Thoughts on Creativity

Sir Ken Robinson gave a TED talk about creativity and referenced Dane Gillian Lynne. Gillian was given her title by the Queen due to her contributions to dance and theatre. Gillian choreographed Cats and Phantom of the Opera, and many other shows. She is now 88, still dances, and is married to the love of her life, who is 27 years younger than herself. Her life story is incredible.

Sir Ken Robinson and Gillian had lunch one day. When he asked her how she became a dancer she said she was helpless in school. Her mom took her to the doctor because she couldn't take it anymore. The school, in the 30s, wrote to Gillian's mom and told her they thought she had a learning disorder. The teachers told Gillian's mom they would call her "wriggle bottom" because she didn't have an attention span and couldn't stop moving. Gillian's mom took her to a specialist. While Gillian sat on her hands for 20 minutes this doctor talked with her mom about all of her problems. After a bit he went over to Gillian, sat by her, and said, "I need to speak to your mother privately. We will be right back. We won't be long." The doctor and Gillian's mom left her, but, before walking out of the room he turned the radio on. Outside the room the doctor told Gillian's mom to stand and watch her daughter. "And the minute they'd gone, I lept up, I lept on his desk, I lept off his desk, I danced all around the room. I had the most fabulous time." Said Gillian. Outside the room the doctor said to Gillian's mom, "There is nothing wrong with this child! She needs to learn to dance. She is a born dancer." He told her to take Gillian to a dance school. And she did. Gillian told Sir Ken Robinson, "I can't tell you how wonderful it was. We walked in this room and it was full of people like me. People who couldn't sit still. People who had to move to think. Who had to move to think." Gillian eventually auditioned for The Royal Ballet School. She became a soloist, had an incredible career there, graduated, and founded her own ballet school. She Met Andrew Lloyd Weber, is responsible for some of the most successful musical directions in history, has given pleasure to millions, and is a multi-millionaire. Gillian says she owes the doctor her life and her career. She said he saw an energy in her--and she feels she was possessed with one of the most unusual energies, "And he saw it."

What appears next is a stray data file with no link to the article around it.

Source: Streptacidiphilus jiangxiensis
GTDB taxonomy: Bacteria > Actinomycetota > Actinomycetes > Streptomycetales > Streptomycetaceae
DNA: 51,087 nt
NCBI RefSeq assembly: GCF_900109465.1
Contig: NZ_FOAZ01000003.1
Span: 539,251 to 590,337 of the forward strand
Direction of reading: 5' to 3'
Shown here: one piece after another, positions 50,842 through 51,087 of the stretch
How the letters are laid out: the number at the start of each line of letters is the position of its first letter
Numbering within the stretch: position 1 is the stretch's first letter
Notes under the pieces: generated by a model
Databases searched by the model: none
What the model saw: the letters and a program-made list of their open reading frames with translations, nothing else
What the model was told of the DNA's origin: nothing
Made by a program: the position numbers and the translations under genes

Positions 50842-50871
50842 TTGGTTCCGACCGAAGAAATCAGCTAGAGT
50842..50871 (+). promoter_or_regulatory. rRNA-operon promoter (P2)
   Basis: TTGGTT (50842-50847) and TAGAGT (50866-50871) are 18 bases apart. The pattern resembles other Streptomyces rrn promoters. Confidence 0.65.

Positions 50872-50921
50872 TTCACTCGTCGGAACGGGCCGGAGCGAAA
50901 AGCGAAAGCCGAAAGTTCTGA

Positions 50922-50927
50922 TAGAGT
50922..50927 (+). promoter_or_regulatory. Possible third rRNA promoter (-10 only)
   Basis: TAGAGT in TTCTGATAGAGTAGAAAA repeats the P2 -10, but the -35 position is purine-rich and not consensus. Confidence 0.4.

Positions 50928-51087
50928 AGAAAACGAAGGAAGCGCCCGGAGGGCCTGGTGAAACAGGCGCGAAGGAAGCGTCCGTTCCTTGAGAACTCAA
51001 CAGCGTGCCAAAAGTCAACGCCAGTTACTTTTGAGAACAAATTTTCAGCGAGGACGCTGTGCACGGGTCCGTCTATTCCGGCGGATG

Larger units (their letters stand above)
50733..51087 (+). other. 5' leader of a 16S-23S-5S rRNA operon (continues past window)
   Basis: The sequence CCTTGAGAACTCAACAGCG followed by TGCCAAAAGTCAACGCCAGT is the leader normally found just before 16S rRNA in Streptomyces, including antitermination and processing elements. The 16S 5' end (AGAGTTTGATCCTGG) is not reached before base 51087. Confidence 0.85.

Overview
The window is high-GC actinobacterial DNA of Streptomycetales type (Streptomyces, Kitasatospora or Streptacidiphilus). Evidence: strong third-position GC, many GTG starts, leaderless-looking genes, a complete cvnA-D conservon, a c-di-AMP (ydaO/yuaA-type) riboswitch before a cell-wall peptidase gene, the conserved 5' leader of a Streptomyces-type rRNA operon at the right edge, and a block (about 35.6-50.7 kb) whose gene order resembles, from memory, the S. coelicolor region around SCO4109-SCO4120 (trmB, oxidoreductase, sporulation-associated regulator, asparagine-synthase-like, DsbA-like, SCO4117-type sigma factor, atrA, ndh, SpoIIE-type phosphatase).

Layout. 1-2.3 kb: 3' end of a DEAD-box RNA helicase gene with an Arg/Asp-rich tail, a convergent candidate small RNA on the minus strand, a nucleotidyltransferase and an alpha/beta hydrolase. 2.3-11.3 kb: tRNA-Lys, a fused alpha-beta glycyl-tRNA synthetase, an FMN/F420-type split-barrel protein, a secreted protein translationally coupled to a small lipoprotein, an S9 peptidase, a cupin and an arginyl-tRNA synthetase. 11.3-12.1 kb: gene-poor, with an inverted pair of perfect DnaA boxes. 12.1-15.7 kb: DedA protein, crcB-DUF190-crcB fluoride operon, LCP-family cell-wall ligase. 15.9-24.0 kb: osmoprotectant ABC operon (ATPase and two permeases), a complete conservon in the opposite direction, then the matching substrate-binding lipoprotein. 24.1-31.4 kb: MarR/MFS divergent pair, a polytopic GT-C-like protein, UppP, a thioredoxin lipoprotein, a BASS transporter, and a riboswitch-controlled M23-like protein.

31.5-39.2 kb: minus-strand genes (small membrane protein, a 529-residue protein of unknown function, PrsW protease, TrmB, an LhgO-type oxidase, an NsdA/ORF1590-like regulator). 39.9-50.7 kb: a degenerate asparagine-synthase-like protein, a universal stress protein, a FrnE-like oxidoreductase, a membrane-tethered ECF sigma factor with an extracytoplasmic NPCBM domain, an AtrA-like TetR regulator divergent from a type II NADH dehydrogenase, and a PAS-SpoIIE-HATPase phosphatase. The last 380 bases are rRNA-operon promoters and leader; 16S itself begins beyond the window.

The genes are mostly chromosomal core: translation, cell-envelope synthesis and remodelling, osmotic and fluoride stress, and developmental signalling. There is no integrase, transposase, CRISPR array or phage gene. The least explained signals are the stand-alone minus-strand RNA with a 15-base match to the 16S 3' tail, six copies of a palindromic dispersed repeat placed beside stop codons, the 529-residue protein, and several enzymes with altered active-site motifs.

NPR: "If you can teach creativity, where do you start?"

Sir Ken Robinson, "...inspire interest in passion, curiosity, and light up peoples' imaginations with the interests they themselves have for a particular discipline or field of work." 

This is called freelensing. I am learning a lot about photography and even more about my style and even mooooorrre about what causes me to run around the house shrieking with joy - what sets off fireworks inside me because I made something my own. These photos' imperfections are exactly what makes them perfect to me. I took a risk and the most beautiful part is: the outcome doesn't matter! This newfound journey is one of growth and practice, as all things in life are, and I am not in a hurry to get anywhere - I want nothing more than to fill my cup to overflowing with creativity and joy.

As an aside, there were four artists/CDs that blared through my family's house (and car) while growing up: Mariah Carey, Celine Dion, Whitney Houston, and The Phantom of the Opera. My mom would only cruise with the windows down, her foot hanging out the window of the car, and Whitney blasting through the speakers. And that was in 110 degree Sacramento weather. My dad would crank the stereo in the house and "THE PHANNNNNNN-TOM OF THE OP-ERA IS-SS THERRRE.....IN-SIIIIIDE MY MIND......" Oh, the good, good childhood memories. We went multiple times when I was younger to see The Phantom of the Opera because my dad loved it so much, and I'm happy to now know the inspiring story behind the choreographer. I even feel thankful for the doctor that told Gillian's mom to put her in dance class, and for her mom who took some great advice.